- With Coinbase it is simple to buy, sell, and hold cryptocurrencies. The ability to connect your bank account allows you to buy crypto using dollars or euros in the wallet.
- The wallet holds up to 28 different cryptocurrencies
- A lot of time went into the user interface, making it super friendly for anyone to use.
Mt. Gox was once a dominant web wallet platform, but saw half a billion of its funds stolen. It’s safe to say, Coinbase has learned from Mt. Gox and has updated and improved its security. It is important to be cautious with storing your Crypto on Coinbase. It is recommended if you are not actively buying or trading and instead holding, to move it onto a hardware wallet.
Desktop wallets can be downloaded and installed on a computer. Private keys are stored on the device’s hard drive, so it is more secure than mobile wallets, but less secure than hardware wallets.
Wallets connected to the internet in some way are known as “hot wallets.” It is not recommended to store any significant amount of digital assets on these wallets for longer periods of time. Instead, hot wallets are more useful for buying and selling rather than long-term storage, which is much safer on hardware wallets.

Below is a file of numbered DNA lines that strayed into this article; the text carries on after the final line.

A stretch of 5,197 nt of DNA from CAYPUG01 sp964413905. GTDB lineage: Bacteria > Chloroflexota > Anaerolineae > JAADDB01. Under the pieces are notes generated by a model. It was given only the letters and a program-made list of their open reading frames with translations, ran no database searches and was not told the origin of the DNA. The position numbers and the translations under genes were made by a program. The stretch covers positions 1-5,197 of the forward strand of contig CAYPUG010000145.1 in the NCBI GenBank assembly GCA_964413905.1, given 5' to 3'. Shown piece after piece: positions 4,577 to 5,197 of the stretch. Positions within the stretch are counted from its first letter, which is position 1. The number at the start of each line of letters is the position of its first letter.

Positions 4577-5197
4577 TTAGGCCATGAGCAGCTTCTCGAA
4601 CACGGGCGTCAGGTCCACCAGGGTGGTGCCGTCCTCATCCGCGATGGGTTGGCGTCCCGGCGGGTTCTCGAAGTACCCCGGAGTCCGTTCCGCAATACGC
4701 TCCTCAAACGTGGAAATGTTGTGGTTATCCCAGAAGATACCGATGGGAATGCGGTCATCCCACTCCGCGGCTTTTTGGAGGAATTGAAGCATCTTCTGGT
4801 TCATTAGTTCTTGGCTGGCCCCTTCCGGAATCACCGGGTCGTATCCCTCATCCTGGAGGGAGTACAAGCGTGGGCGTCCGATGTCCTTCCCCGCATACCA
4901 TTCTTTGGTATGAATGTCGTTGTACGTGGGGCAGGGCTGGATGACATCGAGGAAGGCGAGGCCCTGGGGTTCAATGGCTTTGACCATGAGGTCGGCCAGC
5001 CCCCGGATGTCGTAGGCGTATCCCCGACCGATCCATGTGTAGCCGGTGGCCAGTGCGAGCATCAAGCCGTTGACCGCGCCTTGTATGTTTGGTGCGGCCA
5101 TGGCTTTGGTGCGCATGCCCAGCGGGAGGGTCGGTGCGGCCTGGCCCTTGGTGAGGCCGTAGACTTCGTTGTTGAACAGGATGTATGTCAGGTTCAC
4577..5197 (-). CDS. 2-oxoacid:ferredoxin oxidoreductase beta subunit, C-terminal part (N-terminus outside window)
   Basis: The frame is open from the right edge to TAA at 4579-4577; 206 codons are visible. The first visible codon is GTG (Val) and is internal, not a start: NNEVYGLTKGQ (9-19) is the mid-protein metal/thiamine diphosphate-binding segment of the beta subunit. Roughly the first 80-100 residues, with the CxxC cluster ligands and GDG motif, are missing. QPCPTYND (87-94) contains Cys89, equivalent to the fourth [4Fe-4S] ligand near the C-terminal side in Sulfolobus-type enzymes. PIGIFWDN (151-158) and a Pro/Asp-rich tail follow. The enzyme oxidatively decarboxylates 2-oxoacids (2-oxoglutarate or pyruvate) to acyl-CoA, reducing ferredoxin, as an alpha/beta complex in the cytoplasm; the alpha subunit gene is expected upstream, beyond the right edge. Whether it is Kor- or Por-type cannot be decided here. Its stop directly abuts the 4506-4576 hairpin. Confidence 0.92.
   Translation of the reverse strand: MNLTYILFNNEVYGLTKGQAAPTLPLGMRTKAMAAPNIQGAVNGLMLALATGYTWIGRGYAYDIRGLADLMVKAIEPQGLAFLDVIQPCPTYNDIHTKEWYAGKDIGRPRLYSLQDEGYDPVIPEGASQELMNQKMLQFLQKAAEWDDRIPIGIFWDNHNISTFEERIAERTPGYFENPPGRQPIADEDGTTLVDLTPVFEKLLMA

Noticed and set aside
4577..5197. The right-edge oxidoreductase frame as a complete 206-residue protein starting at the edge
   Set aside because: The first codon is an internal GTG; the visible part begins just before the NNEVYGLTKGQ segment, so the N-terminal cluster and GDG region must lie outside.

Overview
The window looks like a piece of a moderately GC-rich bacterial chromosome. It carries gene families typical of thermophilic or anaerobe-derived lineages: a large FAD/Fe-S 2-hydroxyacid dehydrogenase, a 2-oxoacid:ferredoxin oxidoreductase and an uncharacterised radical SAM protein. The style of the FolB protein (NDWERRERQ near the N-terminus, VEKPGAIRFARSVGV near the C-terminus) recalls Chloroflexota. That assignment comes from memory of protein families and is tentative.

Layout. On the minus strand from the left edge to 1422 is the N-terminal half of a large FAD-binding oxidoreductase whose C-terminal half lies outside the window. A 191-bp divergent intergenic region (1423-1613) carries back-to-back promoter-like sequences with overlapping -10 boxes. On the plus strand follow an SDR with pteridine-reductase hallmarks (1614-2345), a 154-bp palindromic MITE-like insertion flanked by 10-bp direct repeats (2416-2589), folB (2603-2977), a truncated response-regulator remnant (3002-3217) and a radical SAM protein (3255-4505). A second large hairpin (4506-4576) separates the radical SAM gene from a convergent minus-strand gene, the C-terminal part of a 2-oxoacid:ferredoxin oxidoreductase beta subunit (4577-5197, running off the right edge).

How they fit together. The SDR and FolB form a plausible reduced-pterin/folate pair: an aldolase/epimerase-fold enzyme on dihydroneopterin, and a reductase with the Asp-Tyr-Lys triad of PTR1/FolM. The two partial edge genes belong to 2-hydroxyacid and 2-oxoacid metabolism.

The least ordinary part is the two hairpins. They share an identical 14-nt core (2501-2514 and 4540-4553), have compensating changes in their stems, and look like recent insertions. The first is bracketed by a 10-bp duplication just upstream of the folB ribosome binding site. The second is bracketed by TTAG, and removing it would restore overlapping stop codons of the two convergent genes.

There are a number of desktop wallets including Electrum, Bitcoin Core, Copay, and Armory. However, the best desktop wallet for beginners is Exodus.
- Compatible with Windows, Mac OS, and Linux
- The interface is super easy to use for newbies
- It support 110 cryptocurrencies for trading
- It does not require any registration of your identity
- The company does not have access to the private key
Unlike Coinbase, Exodus is meant only for the trading and holding of cryptocurrency. You can not buy crypto with dollars or euros, however, and this makes it difficult for beginners wanting to buy crypto. Nevertheless, its interface is easy to use and can get you started right away with ease.
Mobile wallets are downloadable apps for smartphones. These wallets are especially convenient for making payments at stores with crypto Point of Sale (POS) systems, where you can pay in crypto by mobile device.
- Available for both Android and IOS, Coinami only takes minutes to set up the wallet
- Although also available on desktop, the mobile interface is simple and beginner-friendly
- Supports 181 cryptocurrencies
- No fees for sending crypto
- Built-in simple crypto exchange
- Allows to purchase crypto using a debit card by using the 3rd party service Simplex